A longer pit-stop? India Strategy ! December, 2019

A longer pit-stop? India Strategy | December, 2019

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Rallying on the record breaking FII flows, Indian markets have scaled new highs in the month of November even as Indian macro data continues to disappoint, both IIP & GDP numbers.

We sense that the stronger FII flows and catch up in corporate earnings that is underway, could probably give the markets a longer pit-stop than anticipated earlier. And we are closely watching.

While global economic data has not been deteriorating further, policy stance stays more than accommodating thus leading to a congenial situation for financial markets. Our medium-term expectations are based on continuation of policy support with a significant number of central banks turning dovish and cutting rates, prospects of fiscal support in select economies, cyclical uptick in manufacturing, and forward movement in US-China trade discussions.

On the domestic front, some sectors that have been contributing to large pools of losses appear to be on the mend now with corporate banks and telecom being two of the largest. However, a delay in the revival of domestic demand, a further slowdown in global economic activity and geopolitical tensions are downside risks.

On the markets front, the recent run-up has been very strong, but has also taken valuations closer to +2 standard deviation mark. With valuations once again hovering near its peak, we may see profit booking soon.

We believe that any declines hereon shall be seen as opportunities to invest for better returns in the next 2-3 years. As we have highlighted earlier, we continue to believe that mid and small cap provide relatively better entry points than their larger counterparts for medium to long term investments.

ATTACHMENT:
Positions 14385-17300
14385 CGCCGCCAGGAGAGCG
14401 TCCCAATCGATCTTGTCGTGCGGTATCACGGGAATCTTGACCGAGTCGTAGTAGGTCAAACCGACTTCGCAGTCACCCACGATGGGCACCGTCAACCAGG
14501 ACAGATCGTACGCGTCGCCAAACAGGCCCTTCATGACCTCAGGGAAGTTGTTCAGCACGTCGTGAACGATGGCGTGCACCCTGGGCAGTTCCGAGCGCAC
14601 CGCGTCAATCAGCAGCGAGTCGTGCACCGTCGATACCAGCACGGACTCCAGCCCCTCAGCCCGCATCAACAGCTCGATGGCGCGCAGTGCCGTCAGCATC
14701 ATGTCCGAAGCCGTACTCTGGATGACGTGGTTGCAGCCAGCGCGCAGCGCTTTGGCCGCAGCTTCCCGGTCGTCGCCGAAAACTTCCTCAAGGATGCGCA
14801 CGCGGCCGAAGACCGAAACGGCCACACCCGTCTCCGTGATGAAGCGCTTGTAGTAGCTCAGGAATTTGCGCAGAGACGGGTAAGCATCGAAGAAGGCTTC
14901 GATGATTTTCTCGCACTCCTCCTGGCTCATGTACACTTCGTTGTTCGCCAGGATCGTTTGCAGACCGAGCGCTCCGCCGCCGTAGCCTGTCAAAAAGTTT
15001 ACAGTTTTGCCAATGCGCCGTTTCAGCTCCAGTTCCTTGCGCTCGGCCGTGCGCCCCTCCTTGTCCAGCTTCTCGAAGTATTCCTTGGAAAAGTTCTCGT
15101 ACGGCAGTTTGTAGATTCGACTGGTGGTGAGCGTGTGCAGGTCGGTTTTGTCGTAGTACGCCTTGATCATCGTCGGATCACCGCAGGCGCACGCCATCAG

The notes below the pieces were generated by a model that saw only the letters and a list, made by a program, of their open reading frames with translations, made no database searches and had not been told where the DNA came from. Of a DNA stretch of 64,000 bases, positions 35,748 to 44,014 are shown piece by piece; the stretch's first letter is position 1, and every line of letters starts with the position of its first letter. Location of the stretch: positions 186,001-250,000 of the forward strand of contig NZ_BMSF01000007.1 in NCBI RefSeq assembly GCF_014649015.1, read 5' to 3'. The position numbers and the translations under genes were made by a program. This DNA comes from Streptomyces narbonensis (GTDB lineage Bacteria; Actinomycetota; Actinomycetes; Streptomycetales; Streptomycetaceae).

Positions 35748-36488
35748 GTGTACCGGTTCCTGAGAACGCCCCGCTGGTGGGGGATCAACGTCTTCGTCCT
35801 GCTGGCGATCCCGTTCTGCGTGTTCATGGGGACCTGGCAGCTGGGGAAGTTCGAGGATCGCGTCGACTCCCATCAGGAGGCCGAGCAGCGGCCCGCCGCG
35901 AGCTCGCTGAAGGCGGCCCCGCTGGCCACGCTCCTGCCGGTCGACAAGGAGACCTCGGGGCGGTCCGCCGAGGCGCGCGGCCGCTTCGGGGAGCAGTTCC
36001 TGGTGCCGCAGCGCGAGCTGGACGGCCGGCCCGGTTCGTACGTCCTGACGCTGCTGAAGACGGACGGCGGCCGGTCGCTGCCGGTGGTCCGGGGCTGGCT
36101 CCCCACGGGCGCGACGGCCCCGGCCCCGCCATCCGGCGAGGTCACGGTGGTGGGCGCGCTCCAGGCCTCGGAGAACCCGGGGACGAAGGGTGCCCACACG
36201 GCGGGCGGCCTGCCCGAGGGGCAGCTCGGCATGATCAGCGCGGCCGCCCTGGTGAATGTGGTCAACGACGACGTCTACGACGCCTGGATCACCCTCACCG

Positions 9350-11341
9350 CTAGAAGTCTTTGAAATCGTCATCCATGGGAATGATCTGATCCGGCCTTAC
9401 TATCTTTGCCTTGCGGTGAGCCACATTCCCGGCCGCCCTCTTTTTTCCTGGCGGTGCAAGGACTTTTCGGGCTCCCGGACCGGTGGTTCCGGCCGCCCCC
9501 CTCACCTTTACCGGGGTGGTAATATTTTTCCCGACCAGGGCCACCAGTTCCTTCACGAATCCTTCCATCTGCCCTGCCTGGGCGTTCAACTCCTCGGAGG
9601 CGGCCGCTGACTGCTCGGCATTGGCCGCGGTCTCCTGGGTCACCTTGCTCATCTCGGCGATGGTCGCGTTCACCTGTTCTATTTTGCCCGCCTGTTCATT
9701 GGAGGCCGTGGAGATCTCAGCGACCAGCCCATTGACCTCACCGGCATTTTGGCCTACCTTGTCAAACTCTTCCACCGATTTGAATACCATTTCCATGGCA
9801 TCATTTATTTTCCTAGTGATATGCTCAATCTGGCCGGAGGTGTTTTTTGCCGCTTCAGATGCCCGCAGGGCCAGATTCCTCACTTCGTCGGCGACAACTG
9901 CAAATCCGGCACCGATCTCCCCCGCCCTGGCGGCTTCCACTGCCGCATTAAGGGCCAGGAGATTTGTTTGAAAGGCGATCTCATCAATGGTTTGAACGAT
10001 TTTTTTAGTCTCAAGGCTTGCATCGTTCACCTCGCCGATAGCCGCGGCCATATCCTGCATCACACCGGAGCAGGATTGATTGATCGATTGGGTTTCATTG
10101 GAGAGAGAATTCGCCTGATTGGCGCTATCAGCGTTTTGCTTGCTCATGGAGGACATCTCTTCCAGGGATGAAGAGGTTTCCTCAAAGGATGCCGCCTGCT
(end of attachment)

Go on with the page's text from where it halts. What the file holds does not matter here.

On the Fixed income front, RBI decided to keep the policy repo rate unchanged and continue with the accommodative stance ‘as long as it is necessary to revive growth’, while ensuring that inflation remains within the targeted range. Given the evolving growth-inflation dynamics, the MPC felt it appropriate to take a pause at this juncture.

The bond yields have strengthened post corporate tax cut and have remained range-bound with a steepening bias. Government fiscal is under stress with tax revenues falling short, even as government tries to meet budget expenditure targets to support growth. This kind of coordinated response has increased uncertainty in the bond duration space.

We continue to believe that the term premium may remain elevated in the near term and any exposure to debt markets should be taken through short term to medium term debt funds with a high-quality portfolio.

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